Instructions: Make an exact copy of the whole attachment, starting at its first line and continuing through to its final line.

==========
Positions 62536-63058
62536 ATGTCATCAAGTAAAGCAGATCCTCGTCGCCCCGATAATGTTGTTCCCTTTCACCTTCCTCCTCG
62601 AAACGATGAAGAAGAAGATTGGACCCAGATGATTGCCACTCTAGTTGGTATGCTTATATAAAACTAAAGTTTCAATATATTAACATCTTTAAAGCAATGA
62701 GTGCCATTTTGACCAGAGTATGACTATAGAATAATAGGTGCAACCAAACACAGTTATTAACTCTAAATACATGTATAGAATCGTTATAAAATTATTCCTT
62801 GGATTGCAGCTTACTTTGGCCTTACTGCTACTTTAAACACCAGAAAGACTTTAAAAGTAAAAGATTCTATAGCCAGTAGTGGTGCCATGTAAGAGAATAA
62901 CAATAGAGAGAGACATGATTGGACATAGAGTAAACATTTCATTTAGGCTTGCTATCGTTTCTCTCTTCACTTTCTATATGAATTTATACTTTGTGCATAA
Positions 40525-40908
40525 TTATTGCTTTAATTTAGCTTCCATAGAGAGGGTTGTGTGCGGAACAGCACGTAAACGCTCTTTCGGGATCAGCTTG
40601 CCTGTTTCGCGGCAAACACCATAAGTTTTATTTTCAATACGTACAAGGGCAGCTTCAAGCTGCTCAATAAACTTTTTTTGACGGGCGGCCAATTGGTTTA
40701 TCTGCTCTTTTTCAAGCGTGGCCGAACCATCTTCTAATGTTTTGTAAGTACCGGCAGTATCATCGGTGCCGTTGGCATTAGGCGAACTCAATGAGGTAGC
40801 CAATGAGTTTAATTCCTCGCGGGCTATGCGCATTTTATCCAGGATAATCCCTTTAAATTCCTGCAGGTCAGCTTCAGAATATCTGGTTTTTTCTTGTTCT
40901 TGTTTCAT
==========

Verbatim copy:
Positions 62536-63058
62536 ATGTCATCAAGTAAAGCAGATCCTCGTCGCCCCGATAATGTTGTTCCCTTTCACCTTCCTCCTCG
62601 AAACGATGAAGAAGAAGATTGGACCCAGATGATTGCCACTCTAGTTGGTATGCTTATATAAAACTAAAGTTTCAATATATTAACATCTTTAAAGCAATGA
62701 GTGCCATTTTGACCAGAGTATGACTATAGAATAATAGGTGCAACCAAACACAGTTATTAACTCTAAATACATGTATAGAATCGTTATAAAATTATTCCTT
62801 GGATTGCAGCTTACTTTGGCCTTACTGCTACTTTAAACACCAGAAAGACTTTAAAAGTAAAAGATTCTATAGCCAGTAGTGGTGCCATGTAAGAGAATAA
62901 CAATAGAGAGAGACATGATTGGACATAGAGTAAACATTTCATTTAGGCTTGCTATCGTTTCTCTCTTCACTTTCTATATGAATTTATACTTTGTGCATAA
Positions 40525-40908
40525 TTATTGCTTTAATTTAGCTTCCATAGAGAGGGTTGTGTGCGGAACAGCACGTAAACGCTCTTTCGGGATCAGCTTG
40601 CCTGTTTCGCGGCAAACACCATAAGTTTTATTTTCAATACGTACAAGGGCAGCTTCAAGCTGCTCAATAAACTTTTTTTGACGGGCGGCCAATTGGTTTA
40701 TCTGCTCTTTTTCAAGCGTGGCCGAACCATCTTCTAATGTTTTGTAAGTACCGGCAGTATCATCGGTGCCGTTGGCATTAGGCGAACTCAATGAGGTAGC
40801 CAATGAGTTTAATTCCTCGCGGGCTATGCGCATTTTATCCAGGATAATCCCTTTAAATTCCTGCAGGTCAGCTTCAGAATATCTGGTTTTTTCTTGTTCT
40901 TGTTTCAT